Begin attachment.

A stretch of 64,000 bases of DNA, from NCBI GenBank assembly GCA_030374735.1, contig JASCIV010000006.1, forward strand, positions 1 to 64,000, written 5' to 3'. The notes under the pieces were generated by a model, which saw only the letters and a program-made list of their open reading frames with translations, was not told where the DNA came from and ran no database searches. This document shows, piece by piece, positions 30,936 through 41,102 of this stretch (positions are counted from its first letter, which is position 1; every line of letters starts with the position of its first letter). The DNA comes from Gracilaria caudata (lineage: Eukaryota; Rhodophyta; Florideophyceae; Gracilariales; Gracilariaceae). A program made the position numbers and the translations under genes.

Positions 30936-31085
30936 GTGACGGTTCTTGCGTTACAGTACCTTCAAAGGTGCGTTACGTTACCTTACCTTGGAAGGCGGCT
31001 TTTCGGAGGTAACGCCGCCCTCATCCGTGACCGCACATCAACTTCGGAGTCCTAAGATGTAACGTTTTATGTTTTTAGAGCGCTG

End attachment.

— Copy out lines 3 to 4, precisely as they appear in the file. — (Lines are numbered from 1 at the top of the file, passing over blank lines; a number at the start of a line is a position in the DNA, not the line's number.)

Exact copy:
30936 GTGACGGTTCTTGCGTTACAGTACCTTCAAAGGTGCGTTACGTTACCTTACCTTGGAAGGCGGCT
31001 TTTCGGAGGTAACGCCGCCCTCATCCGTGACCGCACATCAACTTCGGAGTCCTAAGATGTAACGTTTTATGTTTTTAGAGCGCTG